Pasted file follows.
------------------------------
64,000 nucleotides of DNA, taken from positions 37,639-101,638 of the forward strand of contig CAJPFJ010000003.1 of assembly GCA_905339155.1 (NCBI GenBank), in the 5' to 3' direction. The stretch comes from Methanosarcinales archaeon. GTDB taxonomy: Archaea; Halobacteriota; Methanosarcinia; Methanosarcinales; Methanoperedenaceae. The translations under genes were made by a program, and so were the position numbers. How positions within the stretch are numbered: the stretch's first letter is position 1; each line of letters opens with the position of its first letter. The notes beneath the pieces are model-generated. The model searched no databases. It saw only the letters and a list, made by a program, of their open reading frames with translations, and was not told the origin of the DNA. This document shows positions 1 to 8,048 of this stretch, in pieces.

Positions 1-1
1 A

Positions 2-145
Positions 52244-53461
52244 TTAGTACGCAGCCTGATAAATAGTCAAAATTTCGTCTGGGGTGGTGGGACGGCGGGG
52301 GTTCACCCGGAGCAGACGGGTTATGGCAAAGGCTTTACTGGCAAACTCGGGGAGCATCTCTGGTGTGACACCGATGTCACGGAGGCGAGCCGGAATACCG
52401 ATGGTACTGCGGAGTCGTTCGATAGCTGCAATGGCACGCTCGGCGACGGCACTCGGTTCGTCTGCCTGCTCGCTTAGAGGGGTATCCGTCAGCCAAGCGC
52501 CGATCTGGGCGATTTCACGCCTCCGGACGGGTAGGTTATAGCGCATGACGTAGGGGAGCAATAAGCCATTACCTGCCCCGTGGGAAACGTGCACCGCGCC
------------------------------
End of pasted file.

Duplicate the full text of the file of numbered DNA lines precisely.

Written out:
64,000 nucleotides of DNA, taken from positions 37,639-101,638 of the forward strand of contig CAJPFJ010000003.1 of assembly GCA_905339155.1 (NCBI GenBank), in the 5' to 3' direction. The stretch comes from Methanosarcinales archaeon. GTDB taxonomy: Archaea; Halobacteriota; Methanosarcinia; Methanosarcinales; Methanoperedenaceae. The translations under genes were made by a program, and so were the position numbers. How positions within the stretch are numbered: the stretch's first letter is position 1; each line of letters opens with the position of its first letter. The notes beneath the pieces are model-generated. The model searched no databases. It saw only the letters and a list, made by a program, of their open reading frames with translations, and was not told the origin of the DNA. This document shows positions 1 to 8,048 of this stretch, in pieces.

Positions 1-1
1 A

Positions 2-145
Positions 52244-53461
52244 TTAGTACGCAGCCTGATAAATAGTCAAAATTTCGTCTGGGGTGGTGGGACGGCGGGG
52301 GTTCACCCGGAGCAGACGGGTTATGGCAAAGGCTTTACTGGCAAACTCGGGGAGCATCTCTGGTGTGACACCGATGTCACGGAGGCGAGCCGGAATACCG
52401 ATGGTACTGCGGAGTCGTTCGATAGCTGCAATGGCACGCTCGGCGACGGCACTCGGTTCGTCTGCCTGCTCGCTTAGAGGGGTATCCGTCAGCCAAGCGC
52501 CGATCTGGGCGATTTCACGCCTCCGGACGGGTAGGTTATAGCGCATGACGTAGGGGAGCAATAAGCCATTACCTGCCCCGTGGGAAACGTGCACCGCGCC